Whatever happened to Cinderella's shoe? Who knows? It didn't go viral. Put another way: Story generation and the way we develop content has changed, and you must change with it.
Once upon a time, every brand and entrepreneur had a story to tell. The story line largely followed the same format. As in an elementary school English assignment, storytellers would introduce readers to the big five: characters, setting, plot, conflict, and resolution. Every story ended the same, too: "And they all lived happily ever after as leaders in the industry."
But frequently, the heart of the story—the meat that would resonate with consumers—was lost in the telling. Awareness might have been the key goal, but relevance and engagement with the target audience were often elusive. We just didn't dive that deep. And we couldn't. We were telling the story through 30-second broadcast spots or—when PR was employed—through earned media with word count restraints and editorial gatekeepers.
Today, the art of storytelling remains critical to any brand strategy, but how you tell the story, and the tools you use, has evolved—and to our benefit. Advertising, earned media, video, e-newsletters, Instagram, Pinterest, Facebook, Twitter, blogging—you name it, you must consider it.
However, just as a surgeon may have hundreds of tools at his disposal but may not take every one into each surgery, these channels are tools to be used strategically, depending on a company's objectives and the message it wants to communicate. A challenge? Of course. But therein also lies the fun.
We can no longer view how we deliver our stories and messages through a single lens. Stories must be translatable across multiple channels and crafted in a way that cuts through the clutter. Creativity is king, and the telling must be compelling, it must evoke feeling, and it must be emotionally satisfying. Your audience—prospects, customers, the media, investors, or others—will be part of the dialogue.
Engage them, make it memorable, and they can be your best brand advocates through every share, like, and tweet.
If you can capture the imagination of the audience, the viral potential that is central to digital channels allows the conversation to be direct—brand to consumer, consumer to brand—and ongoing. The reach can be tremendous.
So, how do you develop the right story, delivered at the right time, to the right audience, through the right channels? The answers: with forethought and careful planning. So, before you take pen to paper, ask yourself the following four questions.
1. Do I have the right people?
The shift in tools requires that, in addition to the writers, your experts in digital have to be in the first meeting. With the need for sharable, translatable messaging, PR should also be front and center. Integration across departments will ensure the story is both compelling and consistent.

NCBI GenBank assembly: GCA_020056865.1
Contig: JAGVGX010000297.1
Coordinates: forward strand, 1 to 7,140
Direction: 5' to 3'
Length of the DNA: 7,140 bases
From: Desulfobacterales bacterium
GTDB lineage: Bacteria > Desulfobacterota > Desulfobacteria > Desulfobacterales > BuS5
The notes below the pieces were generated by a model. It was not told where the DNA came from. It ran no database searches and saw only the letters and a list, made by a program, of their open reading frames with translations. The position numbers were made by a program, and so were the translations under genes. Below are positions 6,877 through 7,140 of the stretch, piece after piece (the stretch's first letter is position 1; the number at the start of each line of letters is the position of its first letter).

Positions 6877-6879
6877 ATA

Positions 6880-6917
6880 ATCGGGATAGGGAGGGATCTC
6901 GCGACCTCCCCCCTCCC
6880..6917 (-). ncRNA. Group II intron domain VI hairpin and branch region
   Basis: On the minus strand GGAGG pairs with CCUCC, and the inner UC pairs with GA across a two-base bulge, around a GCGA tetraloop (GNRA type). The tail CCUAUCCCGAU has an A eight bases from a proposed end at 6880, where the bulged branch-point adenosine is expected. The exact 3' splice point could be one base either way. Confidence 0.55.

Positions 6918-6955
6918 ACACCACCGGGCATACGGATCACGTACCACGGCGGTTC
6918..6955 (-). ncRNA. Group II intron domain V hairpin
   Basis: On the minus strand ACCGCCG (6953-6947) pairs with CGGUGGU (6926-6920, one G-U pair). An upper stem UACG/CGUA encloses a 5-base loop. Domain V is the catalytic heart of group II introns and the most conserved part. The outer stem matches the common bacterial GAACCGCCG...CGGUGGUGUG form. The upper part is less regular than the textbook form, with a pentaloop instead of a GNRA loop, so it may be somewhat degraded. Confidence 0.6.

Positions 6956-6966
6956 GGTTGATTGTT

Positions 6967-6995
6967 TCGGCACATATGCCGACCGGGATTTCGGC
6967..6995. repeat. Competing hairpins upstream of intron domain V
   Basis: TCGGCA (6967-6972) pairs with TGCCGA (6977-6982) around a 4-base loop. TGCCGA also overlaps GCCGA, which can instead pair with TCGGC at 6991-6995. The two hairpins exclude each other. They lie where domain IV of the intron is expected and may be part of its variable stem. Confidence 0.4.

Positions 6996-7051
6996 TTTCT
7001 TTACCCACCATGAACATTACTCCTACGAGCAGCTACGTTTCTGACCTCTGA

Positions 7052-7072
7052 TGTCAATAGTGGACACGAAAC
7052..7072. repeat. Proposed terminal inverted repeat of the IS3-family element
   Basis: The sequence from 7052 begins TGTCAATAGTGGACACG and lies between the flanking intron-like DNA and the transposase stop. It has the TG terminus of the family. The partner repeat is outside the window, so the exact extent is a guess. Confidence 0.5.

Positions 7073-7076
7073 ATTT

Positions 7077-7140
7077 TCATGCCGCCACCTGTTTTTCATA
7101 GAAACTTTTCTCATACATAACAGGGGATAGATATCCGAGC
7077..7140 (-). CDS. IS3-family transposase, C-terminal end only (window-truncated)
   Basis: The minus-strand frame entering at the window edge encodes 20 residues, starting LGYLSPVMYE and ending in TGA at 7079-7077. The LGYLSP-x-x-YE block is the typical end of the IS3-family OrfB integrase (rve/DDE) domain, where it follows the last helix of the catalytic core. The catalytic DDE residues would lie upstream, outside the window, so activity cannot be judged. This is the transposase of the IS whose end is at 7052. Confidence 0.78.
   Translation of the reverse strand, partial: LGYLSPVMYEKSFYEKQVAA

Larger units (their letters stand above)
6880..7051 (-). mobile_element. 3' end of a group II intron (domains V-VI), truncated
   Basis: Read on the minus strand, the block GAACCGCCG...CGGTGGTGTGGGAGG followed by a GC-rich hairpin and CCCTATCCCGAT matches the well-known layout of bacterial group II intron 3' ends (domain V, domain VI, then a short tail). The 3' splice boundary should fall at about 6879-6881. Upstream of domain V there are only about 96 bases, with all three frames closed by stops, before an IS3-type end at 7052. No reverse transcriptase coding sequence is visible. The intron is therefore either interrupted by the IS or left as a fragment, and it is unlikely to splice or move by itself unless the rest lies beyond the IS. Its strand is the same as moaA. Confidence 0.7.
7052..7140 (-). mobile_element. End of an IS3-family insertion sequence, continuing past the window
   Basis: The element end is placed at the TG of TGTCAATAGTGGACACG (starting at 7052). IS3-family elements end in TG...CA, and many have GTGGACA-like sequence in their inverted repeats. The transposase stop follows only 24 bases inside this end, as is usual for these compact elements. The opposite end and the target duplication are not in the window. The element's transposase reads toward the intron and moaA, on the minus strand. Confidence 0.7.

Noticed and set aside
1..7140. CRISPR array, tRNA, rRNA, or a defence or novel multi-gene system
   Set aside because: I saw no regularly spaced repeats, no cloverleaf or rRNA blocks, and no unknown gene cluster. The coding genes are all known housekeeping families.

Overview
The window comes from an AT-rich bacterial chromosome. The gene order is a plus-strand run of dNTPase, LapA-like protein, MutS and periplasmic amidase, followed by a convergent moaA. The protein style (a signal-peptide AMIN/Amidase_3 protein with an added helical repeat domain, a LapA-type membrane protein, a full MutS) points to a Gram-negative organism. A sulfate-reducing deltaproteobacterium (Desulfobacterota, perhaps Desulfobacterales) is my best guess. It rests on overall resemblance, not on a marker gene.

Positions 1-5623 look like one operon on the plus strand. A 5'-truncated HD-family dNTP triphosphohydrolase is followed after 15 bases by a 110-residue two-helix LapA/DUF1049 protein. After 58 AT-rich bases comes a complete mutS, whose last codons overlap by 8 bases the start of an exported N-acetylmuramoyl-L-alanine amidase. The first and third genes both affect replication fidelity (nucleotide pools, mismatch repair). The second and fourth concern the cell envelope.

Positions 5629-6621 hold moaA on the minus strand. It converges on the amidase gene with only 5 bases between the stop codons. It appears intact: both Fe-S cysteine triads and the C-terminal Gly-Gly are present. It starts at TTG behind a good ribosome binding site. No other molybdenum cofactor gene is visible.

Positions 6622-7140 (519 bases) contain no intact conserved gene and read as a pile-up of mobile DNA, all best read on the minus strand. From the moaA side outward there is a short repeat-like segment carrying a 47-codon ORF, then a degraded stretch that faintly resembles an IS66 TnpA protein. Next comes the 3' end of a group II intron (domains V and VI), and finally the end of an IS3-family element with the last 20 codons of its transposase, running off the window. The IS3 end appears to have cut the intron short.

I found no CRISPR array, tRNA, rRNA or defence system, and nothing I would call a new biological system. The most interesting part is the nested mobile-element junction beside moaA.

2. What do I want this story to be?
A fact-based history is likely to elicit a much different emotional response than a playful employee anecdote would, and the scope of the story will also affect how it should or can be told. A single instance of a customer experience may serve as a reminder of the overarching story, or it may become the keystone in an ongoing campaign. Consider how the story will fit into your current messaging and brand strategy.
3. What is the best way to tell the story?
Brands and communicators have an incredible suite of tools at their fingertips, but it is crucial that the medium fit the message. In the case of complicated content, for example, using video footage or an infographic may help simplify the explanation. Video can more easily demonstrate your product or establish a relationship with a prospect, while infographics can turn complex data into an easy-to-digest narrative that is more engaging and understandable.
4. How does my audience want to interact with this story, and what tools will I use to push this information out into the market?
In addition to the best medium for the message, consider the best medium for your audience. Do they want a quick highlight with a deeper story available? Do they want to offer suggestion and opinions?
For certain audiences, tweeting a quick quip and an accompanying link might work best. For others, an e-newsletter could be the ticket. A combination of advertising to prep the story and Facebook to continue the dialogue might accelerate the conversation, or an inspirational photograph shared on Instagram may best illustrate who and what your company represents.
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The most skilled storytellers have taken time to hone their craft; likewise, as your team sits down to develop a story, it will take patience and careful consideration to find the right words. Whatever you do, be open to all of the possibilities. To repeat: story generation and the way we develop content has changed, and you must change with it.
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